By Andrew West -September 14, 2017-
There is a sinking feeling going around in the National Football League, and the 2017 opening weekend has done nothing to change it.
The NFL has suffered for some time, thanks in no small part to the undesirable politicizing of the game, its players, and the coverage provided to Americans. ESPN has led the charge in these egregious and nonsensical maneuvers, giving exorbitant airtime to the uncouth Colin Kaepernick and his army of flunkies who continue to disgrace the National Anthem in an attempt to disparage law enforcement within the United States. The example being set for our nation’s youth is deplorable at best, with a generation of Americans soon to grow into cop-hating adults of voting age.
While this is one of the major concerns around the league, and the nation, the NFL has done little to help themselves in the meantime. Their money-hungry attitude has been demonstrated in a number of purely financial changes to the makeup of the sport, namely in the relocating of teams in order to make owners wealthier often at the expense of the American taxpayer.
All of this has culminated in a shocking sight: Nearly empty football stadiums on opening weekend.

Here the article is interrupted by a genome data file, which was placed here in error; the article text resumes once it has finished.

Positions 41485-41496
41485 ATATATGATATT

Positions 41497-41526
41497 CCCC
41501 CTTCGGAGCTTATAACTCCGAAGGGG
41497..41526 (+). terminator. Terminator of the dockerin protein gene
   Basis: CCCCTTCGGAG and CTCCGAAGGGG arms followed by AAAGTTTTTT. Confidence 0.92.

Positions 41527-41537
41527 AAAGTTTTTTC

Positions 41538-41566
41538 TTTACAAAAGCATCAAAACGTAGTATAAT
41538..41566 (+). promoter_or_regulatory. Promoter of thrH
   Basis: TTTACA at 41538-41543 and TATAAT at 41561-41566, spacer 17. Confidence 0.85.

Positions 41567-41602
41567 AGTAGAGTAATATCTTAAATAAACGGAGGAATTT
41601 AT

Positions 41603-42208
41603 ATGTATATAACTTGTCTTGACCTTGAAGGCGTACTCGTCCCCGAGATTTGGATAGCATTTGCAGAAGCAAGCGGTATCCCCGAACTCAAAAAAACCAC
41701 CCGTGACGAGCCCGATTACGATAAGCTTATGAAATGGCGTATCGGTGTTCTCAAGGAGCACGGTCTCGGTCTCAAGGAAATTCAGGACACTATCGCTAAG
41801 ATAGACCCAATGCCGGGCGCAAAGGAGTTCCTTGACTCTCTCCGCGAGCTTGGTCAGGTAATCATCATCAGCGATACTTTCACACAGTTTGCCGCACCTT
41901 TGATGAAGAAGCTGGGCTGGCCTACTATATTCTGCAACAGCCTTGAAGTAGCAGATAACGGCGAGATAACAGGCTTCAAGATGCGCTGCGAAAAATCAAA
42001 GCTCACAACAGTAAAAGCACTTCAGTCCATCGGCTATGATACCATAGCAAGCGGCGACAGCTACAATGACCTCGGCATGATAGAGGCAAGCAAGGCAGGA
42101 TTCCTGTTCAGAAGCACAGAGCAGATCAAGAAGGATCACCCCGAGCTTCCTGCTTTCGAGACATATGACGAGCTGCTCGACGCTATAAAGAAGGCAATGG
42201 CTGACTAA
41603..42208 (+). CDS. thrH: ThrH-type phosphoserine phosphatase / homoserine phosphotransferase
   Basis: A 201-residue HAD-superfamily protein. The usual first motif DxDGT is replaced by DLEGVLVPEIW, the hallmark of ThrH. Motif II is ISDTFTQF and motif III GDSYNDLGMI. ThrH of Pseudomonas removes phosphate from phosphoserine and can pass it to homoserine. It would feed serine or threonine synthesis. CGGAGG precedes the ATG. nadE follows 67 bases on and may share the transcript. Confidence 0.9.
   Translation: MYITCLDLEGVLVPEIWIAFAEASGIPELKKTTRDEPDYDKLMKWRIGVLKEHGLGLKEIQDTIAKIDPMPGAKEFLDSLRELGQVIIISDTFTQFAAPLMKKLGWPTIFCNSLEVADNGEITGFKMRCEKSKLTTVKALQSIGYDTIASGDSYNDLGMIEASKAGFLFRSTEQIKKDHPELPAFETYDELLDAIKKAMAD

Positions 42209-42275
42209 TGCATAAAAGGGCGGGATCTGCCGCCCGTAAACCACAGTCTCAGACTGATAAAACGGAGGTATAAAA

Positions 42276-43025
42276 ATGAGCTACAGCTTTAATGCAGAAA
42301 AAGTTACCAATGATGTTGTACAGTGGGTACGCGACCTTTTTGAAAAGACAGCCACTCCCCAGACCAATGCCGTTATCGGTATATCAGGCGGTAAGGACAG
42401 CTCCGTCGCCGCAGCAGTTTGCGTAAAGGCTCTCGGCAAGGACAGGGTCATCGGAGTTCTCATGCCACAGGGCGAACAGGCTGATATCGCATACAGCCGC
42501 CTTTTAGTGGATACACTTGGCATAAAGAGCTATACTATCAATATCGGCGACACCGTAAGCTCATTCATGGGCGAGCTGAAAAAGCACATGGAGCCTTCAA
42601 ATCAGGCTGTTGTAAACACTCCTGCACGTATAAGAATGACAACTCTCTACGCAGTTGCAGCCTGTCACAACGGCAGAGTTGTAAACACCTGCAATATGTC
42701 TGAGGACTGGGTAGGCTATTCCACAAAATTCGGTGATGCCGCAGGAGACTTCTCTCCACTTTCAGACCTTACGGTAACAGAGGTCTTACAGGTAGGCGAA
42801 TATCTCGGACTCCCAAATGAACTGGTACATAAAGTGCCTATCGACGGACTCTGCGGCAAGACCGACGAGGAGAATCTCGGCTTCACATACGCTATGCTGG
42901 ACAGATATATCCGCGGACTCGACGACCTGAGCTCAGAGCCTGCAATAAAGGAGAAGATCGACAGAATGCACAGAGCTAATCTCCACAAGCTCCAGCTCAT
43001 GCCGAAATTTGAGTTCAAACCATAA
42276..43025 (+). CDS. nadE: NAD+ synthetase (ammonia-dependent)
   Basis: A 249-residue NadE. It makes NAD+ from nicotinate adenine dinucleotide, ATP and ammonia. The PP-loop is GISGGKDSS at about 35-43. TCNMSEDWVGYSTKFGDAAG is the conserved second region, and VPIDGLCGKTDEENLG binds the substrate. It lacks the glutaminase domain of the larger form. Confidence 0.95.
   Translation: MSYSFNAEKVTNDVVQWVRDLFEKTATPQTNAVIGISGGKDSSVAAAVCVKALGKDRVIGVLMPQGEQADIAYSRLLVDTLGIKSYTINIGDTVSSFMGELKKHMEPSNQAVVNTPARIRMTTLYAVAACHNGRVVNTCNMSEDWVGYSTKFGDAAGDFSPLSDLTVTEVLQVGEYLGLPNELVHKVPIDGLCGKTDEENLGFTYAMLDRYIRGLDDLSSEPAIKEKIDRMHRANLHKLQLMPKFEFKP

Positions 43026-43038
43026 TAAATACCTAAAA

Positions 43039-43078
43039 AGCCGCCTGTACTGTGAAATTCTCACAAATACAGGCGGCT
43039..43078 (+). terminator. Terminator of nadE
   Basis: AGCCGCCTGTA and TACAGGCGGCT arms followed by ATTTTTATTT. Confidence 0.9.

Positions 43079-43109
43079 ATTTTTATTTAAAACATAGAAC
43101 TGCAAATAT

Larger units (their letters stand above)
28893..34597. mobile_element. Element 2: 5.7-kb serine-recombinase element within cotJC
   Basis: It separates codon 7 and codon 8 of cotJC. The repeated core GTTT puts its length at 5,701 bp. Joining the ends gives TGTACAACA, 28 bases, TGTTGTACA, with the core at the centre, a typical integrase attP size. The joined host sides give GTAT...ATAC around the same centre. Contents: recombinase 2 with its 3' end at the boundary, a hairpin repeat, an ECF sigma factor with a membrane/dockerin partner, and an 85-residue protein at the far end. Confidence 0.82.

Here’s the thing, the NFL’s plans for relocating teams have been hilariously ham-fisted. Moving the 49ers to Santa Clara, 45 minutes from San Francisco was a moronic decision. Levi’s Stadium is also positioned so roughly 70 percent of the stadium bakes in the sun with no chance of shade.
Meanwhile, the Rams might actually have decent attendance once they move into their new stadium, but that’s a huge gamble. Until then, they’ll likely be dealing with sparse crowds at the Coliseum for the next three seasons. It’s terrible optics for the NFL to have empty stadiums and absolutely no atmosphere for games.
And we haven’t even gotten to the Los Angeles Chargers, who haven’t even been able to sellout a 27,000-seat stadium. No one wanted the Chargers in Los Angeles, and it has shown so far. Dean Spanos and his family have consistently claimed they are pleased with ticket sales and excited about what’s happened with the franchise in LA
Empty stadiums are a huge deal to the NFL. Yes, the league makes its money off of TV contracts, but when fans aren’t at games it has a detrimental impact on the product. It sends the message that games are boring, uninteresting and that people don’t want to have anything to do with them in person. That kind of message hurts the product as a whole.
This compete lack of interest in the sport of football couldn’t come at a worse time for the beleaguered league, whose television ratings have slipped as if they were running on icy banana peels.
If the National Football League hopes to be regain any of the influence that they once had on the American consumer, they will need to clean up their act, denounce their anti-American brats, and admit that many of the moves that they make are purely for the sake of their wallets. Read More at: http://constitution.com/nfl-forced-address-major-concerns-following-abysmal-opening-weekend/